Want to Know What Makes Your Customers Tick? Just Ask.

May 3, 2012 Gary Ritkes

Understanding how to retain customers is one of the most important lessons for a company. And when a five percent increase in customer retention can potentially augment revenue by more than 100 percent, building customer loyalty should always be top priority.* So what makes your customers happy and loyal?

If you use any sort of distribution channel to sell your products or services, the answers can be quite elusive. When the end consumer contact is happening with local sales forces, or even independent retailers, feedback from the front line doesn’t always make it back up the chain to corporate marketing. So why not go to the source by directly asking your existing consumers and the local small businesses that sell to them what factors influence the purchase of your brand?

Surveys provide a fast, inexpensive way to get directly into the minds of your local consumers or sales channels, and can be used for a variety of reasons, including reseller feedback, end-buyer opinions, and product research. They also offer the ability to provide feedback to your local sales network insight on specific issues. You can also localize surveys by geography to suit the cultural or local nuances in the tastes and opinions of your target consumers.

There are lots of survey sites online that are easy to set up, use, and aggregate results, with an array of pricing ranging from free accounts to high volume plans.

 5 Fast Tips for Creating Surveys

1. Create a goal, not a list of questions.

Focus first on what you want to gain or accomplish with the data; the questions you ask will evolve from your objective.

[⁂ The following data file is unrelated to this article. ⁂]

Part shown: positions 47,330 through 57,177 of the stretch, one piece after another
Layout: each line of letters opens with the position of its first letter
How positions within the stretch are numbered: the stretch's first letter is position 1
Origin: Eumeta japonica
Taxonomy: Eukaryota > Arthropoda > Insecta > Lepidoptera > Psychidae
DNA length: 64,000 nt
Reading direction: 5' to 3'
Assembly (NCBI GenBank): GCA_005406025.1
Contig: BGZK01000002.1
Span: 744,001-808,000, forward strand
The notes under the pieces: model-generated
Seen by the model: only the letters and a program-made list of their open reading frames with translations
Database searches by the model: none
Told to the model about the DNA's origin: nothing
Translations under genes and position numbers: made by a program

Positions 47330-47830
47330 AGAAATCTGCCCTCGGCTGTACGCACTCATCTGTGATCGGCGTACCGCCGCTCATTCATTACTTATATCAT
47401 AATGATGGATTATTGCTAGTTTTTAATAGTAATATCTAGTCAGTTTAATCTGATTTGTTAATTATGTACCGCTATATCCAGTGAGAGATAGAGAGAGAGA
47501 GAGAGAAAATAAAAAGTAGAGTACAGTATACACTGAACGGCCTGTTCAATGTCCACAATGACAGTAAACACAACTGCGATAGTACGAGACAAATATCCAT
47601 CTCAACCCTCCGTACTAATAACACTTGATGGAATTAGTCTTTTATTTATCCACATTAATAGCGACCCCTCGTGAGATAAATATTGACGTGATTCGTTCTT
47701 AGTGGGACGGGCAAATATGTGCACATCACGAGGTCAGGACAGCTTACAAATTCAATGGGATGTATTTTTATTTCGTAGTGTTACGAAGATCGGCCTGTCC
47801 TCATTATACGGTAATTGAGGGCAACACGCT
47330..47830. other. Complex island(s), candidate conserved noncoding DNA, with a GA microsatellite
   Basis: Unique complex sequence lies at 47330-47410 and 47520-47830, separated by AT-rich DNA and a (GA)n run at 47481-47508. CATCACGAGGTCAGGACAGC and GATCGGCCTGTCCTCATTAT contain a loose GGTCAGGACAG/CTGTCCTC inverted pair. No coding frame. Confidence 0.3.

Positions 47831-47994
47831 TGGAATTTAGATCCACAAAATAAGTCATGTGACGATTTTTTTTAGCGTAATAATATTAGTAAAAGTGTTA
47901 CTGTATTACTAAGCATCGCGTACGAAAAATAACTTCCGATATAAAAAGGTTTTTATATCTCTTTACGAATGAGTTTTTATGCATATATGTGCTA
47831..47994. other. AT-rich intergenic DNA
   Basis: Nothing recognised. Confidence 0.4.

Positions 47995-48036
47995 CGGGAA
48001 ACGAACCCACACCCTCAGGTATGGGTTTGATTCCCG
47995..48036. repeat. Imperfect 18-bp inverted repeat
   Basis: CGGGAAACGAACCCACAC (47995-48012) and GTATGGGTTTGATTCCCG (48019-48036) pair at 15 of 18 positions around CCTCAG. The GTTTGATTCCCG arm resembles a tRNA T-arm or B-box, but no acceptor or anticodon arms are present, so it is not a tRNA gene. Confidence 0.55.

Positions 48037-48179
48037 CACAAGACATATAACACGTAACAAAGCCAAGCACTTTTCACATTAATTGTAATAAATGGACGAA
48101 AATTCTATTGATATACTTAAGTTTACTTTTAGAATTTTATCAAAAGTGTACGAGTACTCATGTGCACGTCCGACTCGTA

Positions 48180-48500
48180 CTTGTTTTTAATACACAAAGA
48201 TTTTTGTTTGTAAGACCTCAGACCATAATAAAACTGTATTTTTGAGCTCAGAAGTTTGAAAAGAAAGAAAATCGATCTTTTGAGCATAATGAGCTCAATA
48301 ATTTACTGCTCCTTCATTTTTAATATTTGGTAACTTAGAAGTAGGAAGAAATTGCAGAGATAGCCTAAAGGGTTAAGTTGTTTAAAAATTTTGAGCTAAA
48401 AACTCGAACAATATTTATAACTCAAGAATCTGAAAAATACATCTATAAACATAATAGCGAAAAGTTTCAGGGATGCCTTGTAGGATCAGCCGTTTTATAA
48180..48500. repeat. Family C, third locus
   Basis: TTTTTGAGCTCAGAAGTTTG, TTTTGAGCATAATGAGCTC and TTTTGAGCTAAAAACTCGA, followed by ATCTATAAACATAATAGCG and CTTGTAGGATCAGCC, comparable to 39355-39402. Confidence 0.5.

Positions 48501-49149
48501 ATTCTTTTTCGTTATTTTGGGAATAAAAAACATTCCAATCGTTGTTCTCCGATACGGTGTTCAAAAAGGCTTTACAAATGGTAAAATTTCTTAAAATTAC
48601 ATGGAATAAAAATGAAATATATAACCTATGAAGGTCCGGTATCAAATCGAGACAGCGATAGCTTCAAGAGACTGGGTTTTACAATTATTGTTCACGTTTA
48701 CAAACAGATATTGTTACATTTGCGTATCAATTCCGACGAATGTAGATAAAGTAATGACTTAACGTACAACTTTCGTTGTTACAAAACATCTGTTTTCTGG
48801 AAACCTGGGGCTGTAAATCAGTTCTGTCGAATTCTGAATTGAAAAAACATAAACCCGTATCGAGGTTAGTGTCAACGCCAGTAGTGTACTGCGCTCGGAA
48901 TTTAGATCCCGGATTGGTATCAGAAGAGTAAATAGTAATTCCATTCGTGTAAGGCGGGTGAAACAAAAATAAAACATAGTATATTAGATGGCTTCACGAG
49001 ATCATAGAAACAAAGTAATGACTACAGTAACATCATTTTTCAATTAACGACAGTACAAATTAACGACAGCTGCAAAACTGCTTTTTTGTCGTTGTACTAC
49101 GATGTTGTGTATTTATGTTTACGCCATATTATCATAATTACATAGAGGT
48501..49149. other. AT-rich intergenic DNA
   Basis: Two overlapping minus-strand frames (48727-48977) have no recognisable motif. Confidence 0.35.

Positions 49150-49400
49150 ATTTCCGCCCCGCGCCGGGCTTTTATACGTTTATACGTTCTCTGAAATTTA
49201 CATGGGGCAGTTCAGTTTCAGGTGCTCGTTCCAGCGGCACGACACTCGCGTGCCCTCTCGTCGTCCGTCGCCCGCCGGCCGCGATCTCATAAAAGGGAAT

2. Don’t ask a question, unless you really want the answer.

This includes information you don’t really care about as well as being prepared for negative responses.

3.  Avoid jargon

If you want good information, make sure your survey recipients understand what you’re asking.

4. Keep it short and easy to exit

Enough said.

5. Allow NA or Don’t Know as answers

Offering an opt-out of a question is better than receiving than a forced, and potentially inaccurate, response.

Top 4 Tips for Sending Your Survey

1. Introduce your objective immediately.

Explain what you’re asking for, why you want it, and how long the survey should take.

2. Offer an incentive.

They are already customers, so give them a reward for helping you out.

3.  Test  everything.

Make sure the survey makes sense and the page buttons work properly.

4. Say thank you.

Yes, this may seem obvious, but it is often overlooked.

Once all responses are collected, you can use this feedback to tailor your marketing efforts and marketing reseller support, and better equip your resellers with the tools they need. Ultimately, a well crafted survey will help you become more aware of what your company does well, what your local sales channels are doing, and where you could improve to help the sales efforts of your partners.

* Frederick F Reicheld (The Loyalty Effect, Harvard Business School Press, 1996 Chapter 2 - The Economics of Customer Loyalty)

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About the Author

Gary Ritkes

Gary Ritkes, President of SproutLoud, oversees all Business Development and Marketing for the company. Gary, a pioneer in the emerging vertical of Distributed Marketing Technology, is an industry leader and innovator with 20+ years experience in graphic communications and marketing strategy. Gary has been involved with SproutLoud since the inception of the company. Prior to joining SproutLoud, Gary was VP of Marketing for Rex Three, Inc., SproutLoud’s first and largest vendor among its network of providers. He has served many Fortune 1000 clients and worldwide advertising agencies in providing marketing technology direction and optimization. He was an original founder of U.S. based Earth Color Group and co-founder of Advanced Digital Services (ADS), which was sold in 1996 to publicly traded Katz Digital Technologies. He has served as a board member of the local chapter of the American Advertising Federation chapter and other national industry associations, including the DMA and AGA.

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